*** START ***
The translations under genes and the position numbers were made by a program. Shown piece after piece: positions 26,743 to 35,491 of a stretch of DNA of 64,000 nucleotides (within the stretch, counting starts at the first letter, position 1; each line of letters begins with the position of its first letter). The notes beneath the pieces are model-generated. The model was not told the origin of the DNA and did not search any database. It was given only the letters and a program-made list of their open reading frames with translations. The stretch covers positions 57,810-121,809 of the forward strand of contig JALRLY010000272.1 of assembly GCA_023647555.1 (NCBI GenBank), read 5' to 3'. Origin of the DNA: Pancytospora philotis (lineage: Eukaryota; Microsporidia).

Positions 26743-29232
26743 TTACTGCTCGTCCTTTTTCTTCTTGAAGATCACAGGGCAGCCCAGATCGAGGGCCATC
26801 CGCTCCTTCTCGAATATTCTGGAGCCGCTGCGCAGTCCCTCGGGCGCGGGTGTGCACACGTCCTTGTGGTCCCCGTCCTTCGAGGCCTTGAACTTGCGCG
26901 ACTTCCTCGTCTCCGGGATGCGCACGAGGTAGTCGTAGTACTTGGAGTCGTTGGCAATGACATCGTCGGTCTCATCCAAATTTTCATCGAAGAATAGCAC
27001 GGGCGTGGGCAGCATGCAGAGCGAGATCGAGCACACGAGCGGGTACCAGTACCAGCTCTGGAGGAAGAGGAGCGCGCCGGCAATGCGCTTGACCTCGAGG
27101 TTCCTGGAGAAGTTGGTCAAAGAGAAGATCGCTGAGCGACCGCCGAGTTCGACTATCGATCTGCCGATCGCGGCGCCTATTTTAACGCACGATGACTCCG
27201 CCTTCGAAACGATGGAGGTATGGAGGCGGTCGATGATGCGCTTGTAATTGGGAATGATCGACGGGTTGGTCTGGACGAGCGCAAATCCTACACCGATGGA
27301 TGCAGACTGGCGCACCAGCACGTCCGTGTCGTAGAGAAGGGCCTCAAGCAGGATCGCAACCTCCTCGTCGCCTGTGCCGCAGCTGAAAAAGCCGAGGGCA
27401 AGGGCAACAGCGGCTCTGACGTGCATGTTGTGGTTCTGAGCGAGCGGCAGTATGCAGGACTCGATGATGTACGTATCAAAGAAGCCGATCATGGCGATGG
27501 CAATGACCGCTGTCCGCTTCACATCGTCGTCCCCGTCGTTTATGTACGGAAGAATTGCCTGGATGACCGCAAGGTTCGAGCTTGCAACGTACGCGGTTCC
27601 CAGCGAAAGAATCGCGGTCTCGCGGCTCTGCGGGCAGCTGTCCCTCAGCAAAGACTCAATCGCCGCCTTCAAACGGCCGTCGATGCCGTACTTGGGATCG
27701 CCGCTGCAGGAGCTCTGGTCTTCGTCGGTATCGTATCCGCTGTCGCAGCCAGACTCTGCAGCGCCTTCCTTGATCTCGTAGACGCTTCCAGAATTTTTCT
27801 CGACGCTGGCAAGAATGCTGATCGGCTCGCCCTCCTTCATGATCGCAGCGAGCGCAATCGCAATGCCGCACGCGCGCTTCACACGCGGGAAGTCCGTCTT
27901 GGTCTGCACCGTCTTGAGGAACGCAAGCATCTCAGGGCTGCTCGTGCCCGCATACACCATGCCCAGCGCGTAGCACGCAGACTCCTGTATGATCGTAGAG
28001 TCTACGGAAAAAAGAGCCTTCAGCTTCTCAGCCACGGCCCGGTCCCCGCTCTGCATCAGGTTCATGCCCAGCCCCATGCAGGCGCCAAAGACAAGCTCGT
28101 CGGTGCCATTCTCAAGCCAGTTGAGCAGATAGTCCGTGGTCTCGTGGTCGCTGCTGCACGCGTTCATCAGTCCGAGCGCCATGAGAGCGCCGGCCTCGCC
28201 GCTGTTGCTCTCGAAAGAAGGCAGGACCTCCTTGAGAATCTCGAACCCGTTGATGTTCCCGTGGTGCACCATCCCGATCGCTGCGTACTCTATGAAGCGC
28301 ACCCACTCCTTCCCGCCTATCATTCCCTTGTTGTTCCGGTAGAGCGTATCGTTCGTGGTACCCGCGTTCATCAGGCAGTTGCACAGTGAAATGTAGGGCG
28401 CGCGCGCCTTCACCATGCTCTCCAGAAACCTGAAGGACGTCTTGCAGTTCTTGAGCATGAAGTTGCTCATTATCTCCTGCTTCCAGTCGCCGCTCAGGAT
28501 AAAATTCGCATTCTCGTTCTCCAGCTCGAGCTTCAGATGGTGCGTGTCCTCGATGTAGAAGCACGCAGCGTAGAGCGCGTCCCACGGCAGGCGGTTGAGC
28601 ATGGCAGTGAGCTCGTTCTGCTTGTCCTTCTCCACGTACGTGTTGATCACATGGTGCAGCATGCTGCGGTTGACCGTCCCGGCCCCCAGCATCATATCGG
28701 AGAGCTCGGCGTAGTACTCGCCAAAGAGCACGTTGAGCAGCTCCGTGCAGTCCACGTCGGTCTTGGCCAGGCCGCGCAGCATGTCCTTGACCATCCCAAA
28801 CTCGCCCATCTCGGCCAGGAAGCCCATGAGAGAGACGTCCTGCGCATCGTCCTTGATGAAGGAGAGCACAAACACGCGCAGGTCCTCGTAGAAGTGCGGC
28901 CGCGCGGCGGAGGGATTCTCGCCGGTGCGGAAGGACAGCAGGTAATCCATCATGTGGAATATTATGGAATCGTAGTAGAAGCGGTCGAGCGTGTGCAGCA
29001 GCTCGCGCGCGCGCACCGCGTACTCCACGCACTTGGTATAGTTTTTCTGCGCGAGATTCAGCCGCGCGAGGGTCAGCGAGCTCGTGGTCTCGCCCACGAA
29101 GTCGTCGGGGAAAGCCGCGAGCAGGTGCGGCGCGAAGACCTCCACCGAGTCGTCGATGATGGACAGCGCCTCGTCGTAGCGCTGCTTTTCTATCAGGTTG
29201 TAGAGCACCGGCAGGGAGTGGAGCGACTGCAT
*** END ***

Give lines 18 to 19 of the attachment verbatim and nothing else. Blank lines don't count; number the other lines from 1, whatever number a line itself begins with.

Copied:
28201 GCTGTTGCTCTCGAAAGAAGGCAGGACCTCCTTGAGAATCTCGAACCCGTTGATGTTCCCGTGGTGCACCATCCCGATCGCTGCGTACTCTATGAAGCGC
28301 ACCCACTCCTTCCCGCCTATCATTCCCTTGTTGTTCCGGTAGAGCGTATCGTTCGTGGTACCCGCGTTCATCAGGCAGTTGCACAGTGAAATGTAGGGCG